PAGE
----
Pomona Trustees Discuss Diversity with Students

Pomona College students and trustees gathered Oct. 10 in the Hahn Social Sciences Building at the college’s 16th Annual Student-Trustee Retreat. This year’s retreat had a special emphasis on diversity, in light of the strategic plan released by the college last week that aims at creating a more diverse and inclusive campus over the next decade.

The retreat, open to all students who RSVP, allowed students to personally connect with trustees. Vice President and Dean of Students Miriam Feldblum said that she does not know of another
college in the United States that offers this type of opportunity to students.

Trustee Joel Fueur PO ’76 called the retreat “one of the most important things we do every year.”

“I look forward to discussing the information we gained from this retreat with the trustees and with Pomona’s administration,” Fueur said. “I very much hope that next year even more students will participate in the retreat because it is very valuable to us.”

Each
year, approximately 100 students and 20 trustees participate in the
retreat. This year’s event included presentations and small group
discussions followed by a dinner. Among the topics students and trustees
considered were what students’ success means; how changing student, faculty and staff demographics shapes learning at Pomona; and where they envision Pomona in 2025.

Parth
Patel PO ’15 attended this event for the third time last Friday.

“I’ve gone back every year because I think it has
been a pretty incredible experience,” Patel said. “The fact that the college as an
institution organizes the Student-Trustee Retreat speaks to its commitment to
caring about the student body, and I feel like for the trustees to all come out
here and participate in this retreat and talk to students shows that they …
have a vested interest in the well-being of students and how they feel about
their college experience.”

Despite the retreat’s focus on diversity, some students were critical of the discussions. 

Ben Bleiberg PO ’15 mentioned a trustee’s response that he found problematic. The trustee, responding to a comment by a Latina student who said she wished there was a Latino or Latina professor in her department, said that this lack of diversity is explained by the competitiveness of the applicant pool and the 50 percent high school dropout rate among black and hispanic people in L.A. 

“He was kind of skirting around, saying that there are not enough qualified people of color,” Bleiberg said. 

Catherine Dugan PO ’15 criticized a trustee’s comment that Pomona has already attained its diversity goals based on the photos of multicultural friend groups that the trustee has seen in a weekly email that trustees receive.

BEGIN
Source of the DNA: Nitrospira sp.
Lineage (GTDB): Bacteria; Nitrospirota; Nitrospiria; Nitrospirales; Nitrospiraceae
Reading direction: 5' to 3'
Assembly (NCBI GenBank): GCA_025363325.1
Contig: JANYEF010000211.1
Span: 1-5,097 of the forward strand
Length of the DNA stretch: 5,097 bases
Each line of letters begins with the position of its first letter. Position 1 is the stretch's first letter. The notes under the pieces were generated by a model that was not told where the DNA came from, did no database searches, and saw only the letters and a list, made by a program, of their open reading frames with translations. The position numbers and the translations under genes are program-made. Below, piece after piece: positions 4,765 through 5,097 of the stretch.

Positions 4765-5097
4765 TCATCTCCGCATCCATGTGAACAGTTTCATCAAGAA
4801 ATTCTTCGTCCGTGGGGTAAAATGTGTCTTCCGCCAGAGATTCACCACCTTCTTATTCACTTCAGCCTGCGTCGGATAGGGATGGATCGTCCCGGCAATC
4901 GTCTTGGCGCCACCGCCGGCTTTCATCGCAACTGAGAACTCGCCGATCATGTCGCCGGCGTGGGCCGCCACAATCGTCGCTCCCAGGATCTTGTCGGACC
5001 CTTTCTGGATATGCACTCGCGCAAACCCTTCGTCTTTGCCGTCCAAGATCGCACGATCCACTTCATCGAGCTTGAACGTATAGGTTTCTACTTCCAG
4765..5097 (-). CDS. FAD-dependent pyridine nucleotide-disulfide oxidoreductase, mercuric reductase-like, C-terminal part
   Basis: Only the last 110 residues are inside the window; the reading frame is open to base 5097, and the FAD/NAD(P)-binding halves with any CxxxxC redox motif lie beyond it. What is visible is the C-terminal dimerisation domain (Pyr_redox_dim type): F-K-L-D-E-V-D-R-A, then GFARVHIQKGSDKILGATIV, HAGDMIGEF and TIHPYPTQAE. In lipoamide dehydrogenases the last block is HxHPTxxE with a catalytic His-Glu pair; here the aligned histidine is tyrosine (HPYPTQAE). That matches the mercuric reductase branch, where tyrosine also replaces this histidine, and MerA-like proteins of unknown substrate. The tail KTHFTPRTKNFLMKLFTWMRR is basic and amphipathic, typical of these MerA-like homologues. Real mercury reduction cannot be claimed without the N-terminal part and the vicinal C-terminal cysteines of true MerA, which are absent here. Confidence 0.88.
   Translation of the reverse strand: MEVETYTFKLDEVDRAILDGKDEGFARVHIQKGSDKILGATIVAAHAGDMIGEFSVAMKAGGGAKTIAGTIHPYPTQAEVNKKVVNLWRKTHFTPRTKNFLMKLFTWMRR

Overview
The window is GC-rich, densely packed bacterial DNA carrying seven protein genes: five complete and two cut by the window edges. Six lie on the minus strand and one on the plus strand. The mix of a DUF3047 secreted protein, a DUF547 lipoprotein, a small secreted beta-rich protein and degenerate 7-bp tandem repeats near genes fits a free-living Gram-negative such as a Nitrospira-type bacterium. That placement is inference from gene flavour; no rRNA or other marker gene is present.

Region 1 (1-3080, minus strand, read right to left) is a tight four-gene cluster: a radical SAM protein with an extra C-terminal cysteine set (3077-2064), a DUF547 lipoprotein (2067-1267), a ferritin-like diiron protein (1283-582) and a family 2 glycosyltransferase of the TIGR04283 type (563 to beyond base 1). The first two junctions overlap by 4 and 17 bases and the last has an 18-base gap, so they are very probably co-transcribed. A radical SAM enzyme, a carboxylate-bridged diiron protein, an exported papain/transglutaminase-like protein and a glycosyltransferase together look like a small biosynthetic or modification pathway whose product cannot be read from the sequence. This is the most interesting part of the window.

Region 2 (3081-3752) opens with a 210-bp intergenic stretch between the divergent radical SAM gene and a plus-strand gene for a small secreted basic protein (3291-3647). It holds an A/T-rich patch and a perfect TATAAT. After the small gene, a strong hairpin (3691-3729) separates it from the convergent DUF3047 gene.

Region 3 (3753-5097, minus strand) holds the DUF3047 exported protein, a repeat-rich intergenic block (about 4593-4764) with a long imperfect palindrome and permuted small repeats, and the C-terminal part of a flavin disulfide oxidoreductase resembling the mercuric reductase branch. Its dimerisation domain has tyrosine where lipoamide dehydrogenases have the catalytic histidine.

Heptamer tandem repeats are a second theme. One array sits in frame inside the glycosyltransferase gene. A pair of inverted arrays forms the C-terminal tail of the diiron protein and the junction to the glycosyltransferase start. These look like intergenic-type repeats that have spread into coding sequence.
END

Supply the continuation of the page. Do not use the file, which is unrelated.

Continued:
She said that she thought the comment represented an “out of touch” approach to understanding diversity. 

Bleiberg also expressed concerns about “white students taking up a lot of space” in his discussion session. He said that in the future, he thinks that participants should be more attuned to how their identities can shape a conversation, and should be more careful about not dominating a discussion. 

Bleiberg added that he had positive experiences at the presentation and dinner, including his conversation with Jeanne Buckley, the chair of the board. Dugan also said that she appreciates the opportunity to have one-on-one conversations with the trustees. 

“Overall, I’m really happy that I went,” Dugan said. “There were a lot of good things about it and there were just some things that were less good.”

Fueur said that a function of the retreat is to help improve connection between trustees and students.

“The
trustees understand that Pomona College today is very different from the Pomona
College that they attended,” he said. “It is helpful for us to talk directly to students
and try to understand as much as we can about your world.”

Trustees
and administrators encourage students to continue to contribute their opinions and
ideas about issues on campus.

“From
the selfish standpoint, it helps the trustees do their job better—to
understand what’s happening with you folks,” trustee Mark Fukunaga PO ’78 said. “If we understand student life
better, we can be better trustees, because ultimately, we’re all trying to do
the same thing: make this place a great place.”

For
those who missed the retreat, there will be more opportunities for
students to give their input, especially on the strategic diversity plan. There will be a student-organized forum about the plan Oct. 27 from 7 p.m. to 8:30 p.m. in Smith Campus Center 201. Students can also access the college’s feedback form at pomona.edu/about/diversity/Presidents-Advisory-Committee.aspx. The deadline for feedback is Oct. 31. 

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